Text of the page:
What parents need to know
Parents Need to Know
Parents need to know that Heads Up! is a party game that's being distributed by The Ellen DeGeneres Show. The game does not have any content that's overtly worrisome for parents, but since others in the room will be giving hints as to what's on-screen, parents may want to supervise play. The app encourages people to post videos of the hint-givers to Facebook and send particularly funny ones to the talk show.
What kids can learn
Thinking & Reasoning
- problem solving
- thinking critically
- conveying messages effectively
- multiple forms of expression
Engagement, Approach, Support
The app's entertaining premise and video replay of the hint-giver will keep players engaged -- and the appeal of charades is still universal.
Players must learn to communicate concepts so they won't outright say the word. This requires creative thinking, unusual techniques, and a quick wit.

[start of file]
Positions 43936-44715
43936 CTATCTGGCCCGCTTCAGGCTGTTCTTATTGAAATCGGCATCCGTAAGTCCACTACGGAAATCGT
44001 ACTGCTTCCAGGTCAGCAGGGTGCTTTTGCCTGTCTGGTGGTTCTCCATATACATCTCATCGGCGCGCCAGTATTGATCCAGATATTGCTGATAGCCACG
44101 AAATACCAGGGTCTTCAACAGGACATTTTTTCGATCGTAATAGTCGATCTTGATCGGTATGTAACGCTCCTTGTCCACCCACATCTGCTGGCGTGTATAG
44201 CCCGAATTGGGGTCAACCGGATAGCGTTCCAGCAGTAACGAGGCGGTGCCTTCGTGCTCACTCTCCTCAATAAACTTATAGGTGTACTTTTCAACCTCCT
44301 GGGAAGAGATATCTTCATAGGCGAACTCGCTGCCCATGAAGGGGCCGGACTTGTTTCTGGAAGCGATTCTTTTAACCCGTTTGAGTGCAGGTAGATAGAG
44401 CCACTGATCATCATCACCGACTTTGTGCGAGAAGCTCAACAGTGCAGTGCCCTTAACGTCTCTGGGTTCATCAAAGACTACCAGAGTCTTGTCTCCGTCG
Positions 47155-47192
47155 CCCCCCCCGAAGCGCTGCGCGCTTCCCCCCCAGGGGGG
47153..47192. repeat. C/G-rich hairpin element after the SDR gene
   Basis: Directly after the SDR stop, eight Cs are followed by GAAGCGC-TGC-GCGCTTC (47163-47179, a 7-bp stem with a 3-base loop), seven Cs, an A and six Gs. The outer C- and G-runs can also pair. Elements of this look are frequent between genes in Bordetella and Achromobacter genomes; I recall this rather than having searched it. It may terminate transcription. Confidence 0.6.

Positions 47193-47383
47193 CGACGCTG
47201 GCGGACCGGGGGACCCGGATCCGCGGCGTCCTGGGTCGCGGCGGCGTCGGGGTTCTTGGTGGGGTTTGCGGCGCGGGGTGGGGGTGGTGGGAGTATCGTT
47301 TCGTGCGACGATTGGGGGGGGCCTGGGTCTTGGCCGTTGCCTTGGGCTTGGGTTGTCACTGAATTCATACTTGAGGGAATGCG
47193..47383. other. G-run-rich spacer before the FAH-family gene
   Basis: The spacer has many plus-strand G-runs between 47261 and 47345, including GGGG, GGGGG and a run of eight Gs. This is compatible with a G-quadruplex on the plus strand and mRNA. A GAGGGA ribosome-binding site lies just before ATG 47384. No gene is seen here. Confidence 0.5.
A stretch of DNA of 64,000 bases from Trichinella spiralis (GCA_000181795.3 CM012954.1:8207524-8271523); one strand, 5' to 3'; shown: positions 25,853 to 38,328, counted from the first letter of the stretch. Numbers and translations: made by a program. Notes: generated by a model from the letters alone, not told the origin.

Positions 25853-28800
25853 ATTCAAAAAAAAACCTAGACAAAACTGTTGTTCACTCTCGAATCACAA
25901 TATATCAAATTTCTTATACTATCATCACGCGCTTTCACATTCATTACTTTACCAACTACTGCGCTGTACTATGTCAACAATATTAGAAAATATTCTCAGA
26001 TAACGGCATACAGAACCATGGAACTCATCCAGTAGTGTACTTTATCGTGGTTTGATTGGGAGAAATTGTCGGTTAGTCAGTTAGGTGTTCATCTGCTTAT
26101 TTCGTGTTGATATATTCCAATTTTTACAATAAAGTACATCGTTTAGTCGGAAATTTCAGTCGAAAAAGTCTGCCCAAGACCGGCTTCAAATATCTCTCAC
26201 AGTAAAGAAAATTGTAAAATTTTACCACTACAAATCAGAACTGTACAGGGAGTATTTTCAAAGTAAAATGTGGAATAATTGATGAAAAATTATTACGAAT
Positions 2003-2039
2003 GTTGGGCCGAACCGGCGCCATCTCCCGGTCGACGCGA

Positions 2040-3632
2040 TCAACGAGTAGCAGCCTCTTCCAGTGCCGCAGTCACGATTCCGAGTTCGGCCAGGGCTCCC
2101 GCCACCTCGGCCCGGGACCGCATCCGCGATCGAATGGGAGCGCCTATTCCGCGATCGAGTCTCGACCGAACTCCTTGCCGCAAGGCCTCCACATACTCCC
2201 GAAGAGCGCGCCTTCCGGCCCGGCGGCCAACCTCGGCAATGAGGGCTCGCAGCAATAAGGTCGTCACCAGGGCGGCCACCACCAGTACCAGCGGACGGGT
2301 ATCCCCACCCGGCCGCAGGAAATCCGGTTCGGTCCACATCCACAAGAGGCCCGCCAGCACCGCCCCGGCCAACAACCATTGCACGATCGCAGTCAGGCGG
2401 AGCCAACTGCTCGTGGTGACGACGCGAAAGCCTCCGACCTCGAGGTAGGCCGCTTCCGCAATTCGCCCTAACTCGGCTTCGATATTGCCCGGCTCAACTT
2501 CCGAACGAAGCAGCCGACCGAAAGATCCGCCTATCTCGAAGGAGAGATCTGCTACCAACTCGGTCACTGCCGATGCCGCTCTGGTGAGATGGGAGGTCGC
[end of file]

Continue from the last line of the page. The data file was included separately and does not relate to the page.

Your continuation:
The app comes with plenty of included levels, but people who crave more can download several add-on packs for a relatively low price.
What's it about?
Players attempt to guess the words appearing on their phone or tablet through hints given by other players. As one player holds their device to their forehead, a person, song, or other answer will appear on the screen. His or her partner must convey the answer in a variety of methods, without saying any part of the answer or offering an obvious rhyme. When the correct response is given, players tilt the screen up for a new keyword -- or they can pass by tilting it down. Rounds last one minute each. As the player guesses, the phone or tablet records video of the hint-giver, which can be viewed, saved, and shared after the round is over.
Is it any good?
Charades may not sound like a game that would do well in the app age, but leave it to The Ellen DeGeneres Show to find a way to successfully blend the two. HEADS UP! is a terrific marriage of video games and gaming with friends in the real world, offering a wide assortment of options and for-pay add-ons for fans who can't get enough.
Guessing the answers -- and giving hints for them -- is great family fun. Also, being able to watch hint-givers gesticulate wildly adds a layer of silliness that will keeps kids (and parents) entertained for long periods.
Families can talk about...
Play real-world charades with your kids.
Create a puzzle that seems easy (such as, "Find a way into this playhouse without using the door"), but then remove the obvious way to solve it.